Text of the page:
Kathleen Pryer had a problem we suspect is not uncommon among academic researchers.
She had what she was sure would be a fruitful line of research, but she couldn’t persuade anyone to fund it.
When the city leagues stopped operating for kids in certain age groups who wanted to play baseball, Pat James stepped up. She wanted her son and his friends to have the opportunity to play. But she also wanted to make sure that they kept their eye on the ball.
Every day, nine children in the United States are either injured or killed because of an unsafely stored gun. In the U.S., 1.7 million children live in homes where guns are loaded or not stored correctly. In Durham in 2014, a 5-month-old girl was injured and a 9-year-old boy was killed in accidental shootings.
People who choose to put themselves in harm’s way to help others are reminders of what is best in humanity.
At 19, Duncan Hay understands how to deal with a tough situation. When he was 15, he received a stem cell transplant at Duke. As his family worked through his treatment, they found solace and normalcy in the H.E.A.R.T.S. Club at Hillandale.
If you need a reminder about what’s important in life, consider Jessica Wilkes. The 27-year-old renewed her vows with her husband, Joshua, at Duke Chapel earlier this week. It had been a dream of hers since she was a child.
Thieves who stole 13,000 diapers – a full week’s supply for hundreds of babies in low-income families here -- actually may have been a blessing in disguise.
We all want to end our careers on a high note. That’s just what Ron Benson is doing.
Saturday will be the last game for the Chapel Hill High School girls’ soccer coach.
Allison Edwards apparently chose her profession well. Now in her fifth year, the social studies teacher at the School for Creative Studies was named Durham Public Schools Teacher of the Year earlier this week. As a side note, this is also the School for Creative Studies first year in existence, so it’s great to see a new school’s staff member garner such a prestigious award.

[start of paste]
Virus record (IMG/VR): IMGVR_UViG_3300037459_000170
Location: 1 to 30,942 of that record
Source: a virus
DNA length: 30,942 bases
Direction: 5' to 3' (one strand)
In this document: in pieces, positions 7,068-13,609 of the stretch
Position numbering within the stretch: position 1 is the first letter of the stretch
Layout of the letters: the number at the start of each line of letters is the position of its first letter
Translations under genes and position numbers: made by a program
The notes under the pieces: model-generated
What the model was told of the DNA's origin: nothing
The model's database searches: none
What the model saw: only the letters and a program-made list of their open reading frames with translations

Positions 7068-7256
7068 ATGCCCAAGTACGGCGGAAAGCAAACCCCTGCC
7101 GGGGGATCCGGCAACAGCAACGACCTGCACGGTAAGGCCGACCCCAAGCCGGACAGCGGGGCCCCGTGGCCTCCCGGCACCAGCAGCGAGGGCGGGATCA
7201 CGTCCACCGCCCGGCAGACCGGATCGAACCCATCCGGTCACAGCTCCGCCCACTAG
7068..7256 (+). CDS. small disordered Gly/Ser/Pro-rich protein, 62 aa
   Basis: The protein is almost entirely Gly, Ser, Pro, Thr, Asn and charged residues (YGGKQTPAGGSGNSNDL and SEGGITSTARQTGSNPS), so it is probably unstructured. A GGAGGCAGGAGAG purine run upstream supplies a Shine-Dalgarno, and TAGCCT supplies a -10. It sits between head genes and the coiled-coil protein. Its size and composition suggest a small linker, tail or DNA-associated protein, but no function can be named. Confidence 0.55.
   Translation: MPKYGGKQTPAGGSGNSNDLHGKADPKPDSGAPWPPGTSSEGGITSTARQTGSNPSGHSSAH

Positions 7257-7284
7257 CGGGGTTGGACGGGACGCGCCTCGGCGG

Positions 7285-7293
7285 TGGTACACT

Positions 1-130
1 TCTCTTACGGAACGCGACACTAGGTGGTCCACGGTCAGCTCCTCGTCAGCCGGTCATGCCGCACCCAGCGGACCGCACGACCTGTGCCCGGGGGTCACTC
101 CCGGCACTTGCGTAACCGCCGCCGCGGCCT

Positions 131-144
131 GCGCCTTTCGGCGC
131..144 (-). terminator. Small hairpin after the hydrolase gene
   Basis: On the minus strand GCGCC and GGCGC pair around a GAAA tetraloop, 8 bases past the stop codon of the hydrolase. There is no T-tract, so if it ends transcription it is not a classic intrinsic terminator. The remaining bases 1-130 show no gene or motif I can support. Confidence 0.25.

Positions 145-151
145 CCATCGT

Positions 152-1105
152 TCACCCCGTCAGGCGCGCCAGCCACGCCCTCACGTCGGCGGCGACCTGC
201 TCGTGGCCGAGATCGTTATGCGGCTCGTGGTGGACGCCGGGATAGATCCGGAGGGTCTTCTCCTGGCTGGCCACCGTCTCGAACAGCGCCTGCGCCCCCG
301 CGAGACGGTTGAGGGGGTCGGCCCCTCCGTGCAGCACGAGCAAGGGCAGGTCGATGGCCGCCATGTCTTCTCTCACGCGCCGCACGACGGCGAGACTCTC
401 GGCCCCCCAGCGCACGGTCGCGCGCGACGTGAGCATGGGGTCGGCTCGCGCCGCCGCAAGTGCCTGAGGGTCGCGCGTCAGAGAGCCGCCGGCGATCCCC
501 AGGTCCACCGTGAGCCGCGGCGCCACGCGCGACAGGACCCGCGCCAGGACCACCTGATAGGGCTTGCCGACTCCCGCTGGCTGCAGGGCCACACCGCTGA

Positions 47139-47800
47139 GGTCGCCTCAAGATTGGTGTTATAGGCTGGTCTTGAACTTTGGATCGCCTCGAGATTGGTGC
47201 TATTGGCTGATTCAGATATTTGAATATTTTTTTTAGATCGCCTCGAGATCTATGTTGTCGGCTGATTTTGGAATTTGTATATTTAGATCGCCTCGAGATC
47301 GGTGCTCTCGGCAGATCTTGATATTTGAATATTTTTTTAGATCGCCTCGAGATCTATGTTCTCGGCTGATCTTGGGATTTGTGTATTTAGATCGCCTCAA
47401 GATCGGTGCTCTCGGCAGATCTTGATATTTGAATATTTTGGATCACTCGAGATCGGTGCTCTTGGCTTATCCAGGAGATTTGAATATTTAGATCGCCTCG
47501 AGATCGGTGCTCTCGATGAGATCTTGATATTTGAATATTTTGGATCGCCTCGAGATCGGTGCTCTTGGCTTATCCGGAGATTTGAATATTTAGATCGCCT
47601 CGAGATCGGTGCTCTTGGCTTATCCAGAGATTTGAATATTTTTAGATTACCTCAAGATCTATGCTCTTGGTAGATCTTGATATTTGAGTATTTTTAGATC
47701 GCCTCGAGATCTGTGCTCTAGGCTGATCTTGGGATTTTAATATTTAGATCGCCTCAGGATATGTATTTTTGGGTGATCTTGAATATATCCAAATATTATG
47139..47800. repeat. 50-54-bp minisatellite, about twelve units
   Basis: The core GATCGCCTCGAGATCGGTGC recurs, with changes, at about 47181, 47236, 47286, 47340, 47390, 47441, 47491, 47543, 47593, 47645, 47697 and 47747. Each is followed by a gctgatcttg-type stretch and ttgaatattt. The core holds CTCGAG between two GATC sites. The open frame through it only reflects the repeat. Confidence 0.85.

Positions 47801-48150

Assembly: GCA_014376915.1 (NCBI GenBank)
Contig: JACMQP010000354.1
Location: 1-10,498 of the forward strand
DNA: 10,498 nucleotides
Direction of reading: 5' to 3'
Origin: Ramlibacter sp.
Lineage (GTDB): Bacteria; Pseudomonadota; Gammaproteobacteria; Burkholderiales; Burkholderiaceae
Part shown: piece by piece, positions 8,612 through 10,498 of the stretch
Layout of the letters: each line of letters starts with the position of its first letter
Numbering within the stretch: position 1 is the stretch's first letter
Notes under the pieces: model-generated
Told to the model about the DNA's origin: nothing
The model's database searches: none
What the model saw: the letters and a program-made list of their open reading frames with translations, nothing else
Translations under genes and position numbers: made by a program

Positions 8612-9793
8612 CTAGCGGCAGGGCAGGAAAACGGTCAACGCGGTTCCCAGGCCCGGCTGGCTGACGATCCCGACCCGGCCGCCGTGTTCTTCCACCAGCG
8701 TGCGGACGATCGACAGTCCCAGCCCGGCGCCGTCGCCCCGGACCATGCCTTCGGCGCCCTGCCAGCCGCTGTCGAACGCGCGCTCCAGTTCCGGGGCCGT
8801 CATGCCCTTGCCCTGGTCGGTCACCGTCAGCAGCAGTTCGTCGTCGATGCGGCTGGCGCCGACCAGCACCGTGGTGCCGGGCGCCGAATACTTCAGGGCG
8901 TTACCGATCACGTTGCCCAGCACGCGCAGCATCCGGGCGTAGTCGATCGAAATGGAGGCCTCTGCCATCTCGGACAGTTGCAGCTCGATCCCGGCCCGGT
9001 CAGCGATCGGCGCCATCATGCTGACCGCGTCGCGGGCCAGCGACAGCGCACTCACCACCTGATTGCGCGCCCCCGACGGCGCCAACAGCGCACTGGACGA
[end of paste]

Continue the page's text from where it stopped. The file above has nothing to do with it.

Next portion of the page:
The world through the eyes of a child can provide a window to simple solutions for complex issues. Ava Forrest visited Hannah’s Hope, the orphanage where her brother lived in Ethiopia before her family adopted him.
Ava, who is 9, noticed that the older children didn’t have many toys. Her solution? Open a lemonade stand on a Saturday at her home in Durham to raise funds for Hannah’s Hope.
As polls closed Tuesday evening, people gathered around computers and TVs to see the returns come in. At 8:30 – an hour after polls closed – Durham still showed zero precincts reporting. Clearly, there was a problem.
Durham County Board of Elections Director Michael Perry and his team get a much-deserved shout-out this week for heading off an election night fiasco that was caused by a glitch in new software used by the state Board of Elections.
As sure as the robin and the redbud, strawberry picking time is a sign that winter is long gone. It means that local farmers’ markets will be bursting with a variety of produce before long. And it means the growers are heading into the make-or-break season.
How cool is it to have a festival that’s bringing 48 artists from all over who will converge on different venues downtown to entertain residents and visitors with jazz and further enhance the Bull City’s image?
He was one of 10 men who showed remarkable courage by breaking the color barrier in the Durham Fire Department.
Velton Thompson served as a firefighter for 35 years, paving the way for others who wanted to serve. He died Monday at the age of 81. Now only two of the original 10 black firefighters in Durham remain.
A legendary voice was silenced this week when journalist Chuck Stone died in Chapel Hill at the age of 89.
Mr. Stone was a newspaper editor and columnist who was unabashed in his criticism of elected officials and a fiery advocate for civil rights. He also was a professor at UNC Chapel Hill. His guidance put many young journalists on firm footing as they entered their profession.